Architect, designer and academic Pier Giacomo Castiglioni (Milan, 1913 - 1968) is one of the most emblematic figures in Italian and international art and design. In 1936, while still an architecture student at the Milan Polytechnic, he founded his first studio in Corso di Porta Nuova with his older brother Livio, also an architect, and fellow student Luigi Caccia Dominioni. After graduating the following year, he immediately began his academic career as a teaching assistant in the Architectural Design course, for which he was assigned a lectureship in 1958.
Livio's great passion for radios led to the studio's collaboration with Phonola, for whom the three architects designed the 547 radio receiver. Presented at the 7th Milan Triennale in 1940 and awarded a gold medal, it revolutionised the design of radio receivers, which until then had been housed in wood cabinets. The bakelite body resembled the typewriters and telephones of the era, revealing a creative design approach that was to underpin Pier Giacomo's work, which tends towards the simplification of forms and solutions that combine decontextualised objects - so-called ready-mades. In 1938, the office designed the Caccia cutlery set for Alessi (1938), still in the brand's catalogue today. Praised by Gio Ponti for its innovative design, it is now on display in the MoMA permanent collection in New York. The outbreak of World War II marked a pause in the studio's activity; it reopened in 1944, with the entry of their younger brother Achille, fresh out of architecture school, and the departure of Caccia Dominioni. The three brothers worked together until 1952 when Livio decided to open his own office.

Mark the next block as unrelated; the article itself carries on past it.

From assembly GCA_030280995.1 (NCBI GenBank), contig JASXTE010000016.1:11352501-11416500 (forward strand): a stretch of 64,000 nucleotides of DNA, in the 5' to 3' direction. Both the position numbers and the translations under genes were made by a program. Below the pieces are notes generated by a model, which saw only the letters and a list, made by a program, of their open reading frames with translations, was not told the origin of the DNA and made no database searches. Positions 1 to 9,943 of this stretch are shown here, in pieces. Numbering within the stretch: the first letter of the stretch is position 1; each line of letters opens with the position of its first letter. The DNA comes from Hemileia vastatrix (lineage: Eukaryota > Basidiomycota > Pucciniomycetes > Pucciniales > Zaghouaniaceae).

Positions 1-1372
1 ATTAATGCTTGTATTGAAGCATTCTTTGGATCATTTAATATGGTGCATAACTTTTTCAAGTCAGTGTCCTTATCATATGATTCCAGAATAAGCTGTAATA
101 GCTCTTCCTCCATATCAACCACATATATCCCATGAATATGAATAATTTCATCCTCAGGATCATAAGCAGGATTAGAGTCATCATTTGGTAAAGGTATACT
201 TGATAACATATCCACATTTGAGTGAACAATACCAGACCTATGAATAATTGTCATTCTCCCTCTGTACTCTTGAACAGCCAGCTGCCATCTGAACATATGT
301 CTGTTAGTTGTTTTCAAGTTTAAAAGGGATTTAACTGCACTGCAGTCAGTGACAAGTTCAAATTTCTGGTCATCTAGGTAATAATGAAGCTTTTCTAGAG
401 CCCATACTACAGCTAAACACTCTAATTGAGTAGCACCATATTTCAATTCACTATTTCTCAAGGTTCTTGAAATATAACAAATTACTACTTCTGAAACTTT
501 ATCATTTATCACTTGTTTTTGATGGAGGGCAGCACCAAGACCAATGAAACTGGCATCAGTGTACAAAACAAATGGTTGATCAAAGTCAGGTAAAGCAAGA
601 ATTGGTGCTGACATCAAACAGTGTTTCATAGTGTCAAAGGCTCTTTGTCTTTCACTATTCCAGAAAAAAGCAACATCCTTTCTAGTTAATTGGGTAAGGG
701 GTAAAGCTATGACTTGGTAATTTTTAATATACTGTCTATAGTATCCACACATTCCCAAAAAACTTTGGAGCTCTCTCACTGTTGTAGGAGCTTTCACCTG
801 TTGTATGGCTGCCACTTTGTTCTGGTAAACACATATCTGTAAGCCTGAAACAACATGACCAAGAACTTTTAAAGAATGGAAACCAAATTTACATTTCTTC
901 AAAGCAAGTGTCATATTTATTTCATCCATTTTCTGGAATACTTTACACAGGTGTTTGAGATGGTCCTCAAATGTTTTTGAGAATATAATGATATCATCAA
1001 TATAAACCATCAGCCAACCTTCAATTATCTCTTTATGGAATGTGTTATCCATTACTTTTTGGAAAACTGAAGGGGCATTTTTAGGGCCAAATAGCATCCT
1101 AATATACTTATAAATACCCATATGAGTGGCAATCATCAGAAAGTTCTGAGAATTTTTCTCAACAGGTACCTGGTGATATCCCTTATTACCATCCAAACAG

Pier Giacomo and Achille worked on various fronts from architecture to the design of trade fair pavilions and exhibitions, from the restoration of historic buildings to industrial design, developing their activity in perfect symbiosis, signing all their creations together. Among the most notable events in their fortunate careers are the exhibitions, Forme e colori nella casa d'oggi at Villa Olmo, Como (1957) and La casa abitata a Firenze (1965), where the two brothers presented objects marking design history, among which: the Cubo armchair, now in the Meritalia collection (Arflex); the Mezzadro and Sella stools (Zanotta); the Luminator lamp (Flos) awarded the Compasso d'Oro in 1955; the Tric folding chair and the Firenze clock for Alessi. In 1956 he became a founder of the ADI (Associazione per il Disegno Industriale) and the Compasso d'Oro award, which he won on several occasions - in 1960 for the T12 chair (Palini); in 1962 for the Pitagora coffee machine (Cimbali); for the Spinamatic beer tap (Poretti) in 1964; and for the headset for simultaneous translations for Phoebus Alter in 1967. Thanks to their long-standing friendship with Flos founder, Dino Gavina, the two brothers designed such legendary lamps as Arco, Toio, Tubino, Saliscendi, Snoopy and Splügen Bräu. The latter, together with a set of glasses and cutlery, furniture and tapware, is part of the sophisticated design of the Splügen Bräu Brewery in Corso Europa, now demolished, considered the first example of a public design venue. The two brothers worked together until Pier Giacomo's untimely death in 1968.
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